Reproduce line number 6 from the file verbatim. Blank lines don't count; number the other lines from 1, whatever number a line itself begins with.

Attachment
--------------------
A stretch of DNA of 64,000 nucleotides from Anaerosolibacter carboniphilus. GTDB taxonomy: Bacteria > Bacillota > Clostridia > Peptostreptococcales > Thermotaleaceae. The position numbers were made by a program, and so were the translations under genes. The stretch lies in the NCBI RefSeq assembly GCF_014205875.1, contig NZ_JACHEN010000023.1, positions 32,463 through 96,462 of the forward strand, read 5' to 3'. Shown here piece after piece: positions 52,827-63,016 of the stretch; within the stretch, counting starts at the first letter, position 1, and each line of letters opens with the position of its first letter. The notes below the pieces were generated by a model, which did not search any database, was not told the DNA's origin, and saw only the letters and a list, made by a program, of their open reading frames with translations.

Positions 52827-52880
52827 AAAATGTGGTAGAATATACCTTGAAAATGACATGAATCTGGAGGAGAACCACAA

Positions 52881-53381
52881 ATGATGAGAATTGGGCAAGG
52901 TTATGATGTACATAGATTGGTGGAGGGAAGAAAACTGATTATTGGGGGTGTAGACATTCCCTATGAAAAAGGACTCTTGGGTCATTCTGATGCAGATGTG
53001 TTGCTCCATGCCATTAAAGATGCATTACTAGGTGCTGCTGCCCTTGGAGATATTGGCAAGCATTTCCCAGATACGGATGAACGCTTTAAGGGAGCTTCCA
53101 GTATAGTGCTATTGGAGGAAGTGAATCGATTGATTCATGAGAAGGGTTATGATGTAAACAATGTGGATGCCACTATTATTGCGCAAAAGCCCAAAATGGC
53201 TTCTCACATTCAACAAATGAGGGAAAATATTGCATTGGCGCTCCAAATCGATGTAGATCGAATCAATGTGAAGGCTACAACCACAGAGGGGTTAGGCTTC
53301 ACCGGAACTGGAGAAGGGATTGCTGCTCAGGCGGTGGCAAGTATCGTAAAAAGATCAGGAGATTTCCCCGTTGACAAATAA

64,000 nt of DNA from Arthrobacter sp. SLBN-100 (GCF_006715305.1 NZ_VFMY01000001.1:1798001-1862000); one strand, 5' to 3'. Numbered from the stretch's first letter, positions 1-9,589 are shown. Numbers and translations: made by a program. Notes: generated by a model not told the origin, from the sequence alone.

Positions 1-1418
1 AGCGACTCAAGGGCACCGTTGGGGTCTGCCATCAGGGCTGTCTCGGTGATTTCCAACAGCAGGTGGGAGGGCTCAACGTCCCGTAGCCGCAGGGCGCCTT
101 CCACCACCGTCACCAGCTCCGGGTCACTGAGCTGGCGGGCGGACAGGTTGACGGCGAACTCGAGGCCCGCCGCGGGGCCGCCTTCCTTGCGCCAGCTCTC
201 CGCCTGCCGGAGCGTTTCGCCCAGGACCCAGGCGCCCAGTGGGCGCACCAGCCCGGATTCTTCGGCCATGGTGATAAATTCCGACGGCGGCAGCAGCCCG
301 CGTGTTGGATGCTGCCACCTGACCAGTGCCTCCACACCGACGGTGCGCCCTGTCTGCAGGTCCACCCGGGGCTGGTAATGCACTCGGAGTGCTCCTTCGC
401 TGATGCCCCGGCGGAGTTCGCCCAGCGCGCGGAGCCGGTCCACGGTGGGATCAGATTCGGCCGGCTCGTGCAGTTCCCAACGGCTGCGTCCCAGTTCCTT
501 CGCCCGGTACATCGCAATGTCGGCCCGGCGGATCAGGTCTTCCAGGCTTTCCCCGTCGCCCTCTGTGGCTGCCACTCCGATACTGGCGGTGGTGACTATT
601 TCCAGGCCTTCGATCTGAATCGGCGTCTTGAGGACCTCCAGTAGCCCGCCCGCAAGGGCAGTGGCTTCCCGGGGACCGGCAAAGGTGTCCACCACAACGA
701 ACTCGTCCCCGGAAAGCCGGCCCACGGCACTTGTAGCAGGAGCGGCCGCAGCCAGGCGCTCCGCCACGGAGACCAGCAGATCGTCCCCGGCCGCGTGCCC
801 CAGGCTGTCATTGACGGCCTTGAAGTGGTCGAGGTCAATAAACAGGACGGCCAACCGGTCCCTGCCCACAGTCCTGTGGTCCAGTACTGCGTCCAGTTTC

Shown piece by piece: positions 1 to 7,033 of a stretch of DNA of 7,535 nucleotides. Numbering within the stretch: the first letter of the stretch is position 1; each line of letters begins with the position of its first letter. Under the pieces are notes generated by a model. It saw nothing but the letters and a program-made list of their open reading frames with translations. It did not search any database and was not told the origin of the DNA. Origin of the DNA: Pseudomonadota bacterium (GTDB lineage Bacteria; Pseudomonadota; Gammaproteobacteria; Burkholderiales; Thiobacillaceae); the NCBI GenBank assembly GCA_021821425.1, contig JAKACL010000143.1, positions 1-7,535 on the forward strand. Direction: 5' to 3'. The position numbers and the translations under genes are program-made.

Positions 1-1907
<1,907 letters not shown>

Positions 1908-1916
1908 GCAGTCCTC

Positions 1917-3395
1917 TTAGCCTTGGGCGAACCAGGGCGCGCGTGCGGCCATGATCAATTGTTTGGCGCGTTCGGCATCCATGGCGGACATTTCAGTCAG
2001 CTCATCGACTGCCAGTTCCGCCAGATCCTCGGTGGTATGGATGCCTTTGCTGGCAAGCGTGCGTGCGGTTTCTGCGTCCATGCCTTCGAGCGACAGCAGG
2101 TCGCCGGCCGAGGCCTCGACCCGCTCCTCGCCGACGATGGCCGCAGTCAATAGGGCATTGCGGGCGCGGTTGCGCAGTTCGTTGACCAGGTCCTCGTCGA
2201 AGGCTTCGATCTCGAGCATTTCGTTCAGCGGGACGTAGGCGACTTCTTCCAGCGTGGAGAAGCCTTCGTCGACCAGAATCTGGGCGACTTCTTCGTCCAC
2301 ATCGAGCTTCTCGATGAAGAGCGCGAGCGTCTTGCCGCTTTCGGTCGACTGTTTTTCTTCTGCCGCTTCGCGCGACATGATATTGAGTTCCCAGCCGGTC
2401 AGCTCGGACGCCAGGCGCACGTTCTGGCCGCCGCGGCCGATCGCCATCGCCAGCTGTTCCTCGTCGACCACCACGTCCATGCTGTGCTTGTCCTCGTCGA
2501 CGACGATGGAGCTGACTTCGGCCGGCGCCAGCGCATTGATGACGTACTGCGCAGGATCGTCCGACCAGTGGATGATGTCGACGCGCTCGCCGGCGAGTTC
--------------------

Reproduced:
52901 TTATGATGTACATAGATTGGTGGAGGGAAGAAAACTGATTATTGGGGGTGTAGACATTCCCTATGAAAAAGGACTCTTGGGTCATTCTGATGCAGATGTG